Throughout the summer, as the corn grew, I learned a lot of lessons. How incredibly tough that corn is. Surviving whipping hot summer winds. Temperatures spiking as high as 107 degrees F one day. But some evenings going down to almost 50 degrees. A hail storm left a lot of the leaves torn and ragged. Still, these plants grew. It was a profound testament to the tenacity of life. To how life will fight for its own survival, against the intense challenges of nature. Even though I had maybe 30 viable plants, which is very low in terms of corn being able to pollinate; and even though I learned the hard way about the pests that like corn; still, in the end, there were a few honest to goodness corn cobs that grew. And one corn cob that was completely pollinated and perfectly formed. When I picked it in September, the seeds were mostly white with only a hint of pink here and there. But that plant had given me 185 good healthy seeds to use next year.

This is the basis of prosperity. Of life. You start with seeds. You do your best. You work in a symbiotic relationship with the plants and with nature. And then Mother Earth gives back more than what you started with. This is how the Creator has fashioned the Creation.

On Saturday, I brought some of those seeds to Lorraine. Gave back to the woman whose seeds had started the process. Last year, she was someone I had just met. This year, she was someone who I felt a warm connection to. We had stayed in touch here and there for the last 12 months. I had gone back to the conference she organized again this year. When I brought the seeds to her, we sat outside, under the delicious autumn sky and just talked. Talked about the land, about the conference, and about plans for the future. Sharing stories. Sharing seeds. Enjoying the grace of the last year. Expressing hopes for the year to come.

The cycle of life.

When I meditate on Gurbani, the phrase "Har Naam" often appears. The translation most used in English is, "the Lord's Name." But there is a whole world that gets lost in that translation. "Har" also refers to the seed. The Divine Seed. The Divine Essence. Every single human being has the seed of Divinity within its body. And under the right conditions, with the proper cultivation, that seed can sprout and come to life. We can live in the awareness of our Divinity. Our identity, our Naam, can become an expression of that Har, that Divine Seed.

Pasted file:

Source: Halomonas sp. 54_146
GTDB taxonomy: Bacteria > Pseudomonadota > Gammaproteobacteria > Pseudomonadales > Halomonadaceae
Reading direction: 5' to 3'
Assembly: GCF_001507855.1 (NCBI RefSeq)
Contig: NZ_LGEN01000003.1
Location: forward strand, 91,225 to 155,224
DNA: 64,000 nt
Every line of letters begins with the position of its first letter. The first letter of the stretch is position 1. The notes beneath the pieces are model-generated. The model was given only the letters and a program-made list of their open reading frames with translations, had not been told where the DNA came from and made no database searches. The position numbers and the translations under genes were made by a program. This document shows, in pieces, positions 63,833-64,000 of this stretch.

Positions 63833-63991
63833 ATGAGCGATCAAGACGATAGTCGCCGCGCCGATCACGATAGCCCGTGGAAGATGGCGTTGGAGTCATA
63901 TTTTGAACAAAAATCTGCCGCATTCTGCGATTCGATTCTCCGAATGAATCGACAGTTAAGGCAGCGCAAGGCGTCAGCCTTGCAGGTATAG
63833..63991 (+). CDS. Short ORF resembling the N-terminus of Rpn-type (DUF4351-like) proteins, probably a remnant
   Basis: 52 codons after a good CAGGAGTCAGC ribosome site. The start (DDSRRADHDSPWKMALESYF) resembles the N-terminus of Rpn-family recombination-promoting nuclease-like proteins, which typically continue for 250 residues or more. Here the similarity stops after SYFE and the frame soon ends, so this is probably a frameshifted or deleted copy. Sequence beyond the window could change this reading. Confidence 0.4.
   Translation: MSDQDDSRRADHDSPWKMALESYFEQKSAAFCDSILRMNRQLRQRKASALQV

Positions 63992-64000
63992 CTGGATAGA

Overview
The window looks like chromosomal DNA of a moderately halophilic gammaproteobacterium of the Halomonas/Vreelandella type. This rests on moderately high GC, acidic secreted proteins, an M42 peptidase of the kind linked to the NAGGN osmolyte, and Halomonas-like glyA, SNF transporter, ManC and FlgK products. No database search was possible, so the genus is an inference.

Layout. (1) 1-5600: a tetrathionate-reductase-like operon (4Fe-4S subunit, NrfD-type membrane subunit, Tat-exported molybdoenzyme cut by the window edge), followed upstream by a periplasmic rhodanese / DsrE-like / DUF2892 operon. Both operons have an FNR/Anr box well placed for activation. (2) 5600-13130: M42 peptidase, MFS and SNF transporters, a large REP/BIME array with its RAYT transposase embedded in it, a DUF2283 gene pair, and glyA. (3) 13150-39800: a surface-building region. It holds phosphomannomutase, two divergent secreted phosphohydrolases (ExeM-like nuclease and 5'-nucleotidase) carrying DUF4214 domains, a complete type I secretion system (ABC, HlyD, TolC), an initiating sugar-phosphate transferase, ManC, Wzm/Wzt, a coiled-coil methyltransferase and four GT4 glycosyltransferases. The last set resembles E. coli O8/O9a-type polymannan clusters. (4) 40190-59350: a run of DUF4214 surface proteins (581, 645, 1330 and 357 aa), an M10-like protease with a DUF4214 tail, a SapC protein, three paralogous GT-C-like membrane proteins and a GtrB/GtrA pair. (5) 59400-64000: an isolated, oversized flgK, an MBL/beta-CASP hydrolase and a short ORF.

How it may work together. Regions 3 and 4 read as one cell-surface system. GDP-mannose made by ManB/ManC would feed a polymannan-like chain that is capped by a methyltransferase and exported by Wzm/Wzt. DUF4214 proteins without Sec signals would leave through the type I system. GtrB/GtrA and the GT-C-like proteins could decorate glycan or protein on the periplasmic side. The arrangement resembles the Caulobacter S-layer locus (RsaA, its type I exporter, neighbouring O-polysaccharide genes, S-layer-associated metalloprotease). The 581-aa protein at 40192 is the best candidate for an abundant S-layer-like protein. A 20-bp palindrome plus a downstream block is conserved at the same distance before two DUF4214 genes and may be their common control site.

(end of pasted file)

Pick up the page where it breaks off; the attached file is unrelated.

The Hopi corn showed me this year just how real it all is. Life comes from the seed, then goes back to the earth, who multiplies it. The seed of the human is Divine Consciousness. If we grow it, it, too, will multiply.

A year after the corn seeds came into my life, my future is more stable than before. Steady work has come back. Ironically, the work that I am now doing (for SikhNet) began to appear at about the same time the corn started to sprout. When I think about it, about how the corn grew and work grew at the same time, I do not think this is a coincidence. But neither do I have the words to explain what the connection is. All I know is that the hope those seeds gave me last year have been fulfilled in ways I could not have imagined. Despite all of the challenges, the cycle of life goes on.

Before I end, I have one more seed story to share. Rowen White, who helped me when  I was researching the Hopi Pink Corn, is one of the speakers at the Traditional Agriculture conference held in Espanola. This year, she shared some very special squash seeds with me. A few years ago, a farmer in Minnesota was tilling his land when he hit upon a Native American archeological site. The elders from the local Anishinaabe tribe were called to investigate, and one of the things they found was a clay ball that rattled when they shook it. When the tribes people opened the clay ball, they found seeds inside. They took the seeds to be carbon dated, and discovered that the seeds were over 800 years old. The tribes people planted the seeds, which still had viable DNA. Those seeds produced a squash which no one has seen or has a record of. It is more narrow than round, orangish in color and BIG. Winona LaDuke named it Gete-okosomin which means "really cool old squash." Rowen has been growing these plants at her farm. She shared some of her seeds with me. I feel very privileged that these seeds have come to me so early in the cycle of their rebirth.

Rowen White and the Geteokosoman (really cool old squash)

Of course, I have never grown squash before. And we will have to see how these plants do in the summer winds of New Mexico.

But next year, I pray that I will have more seeds to pass on, and another story to tell.


With Divine Light, Ek Ong Kaar Kaur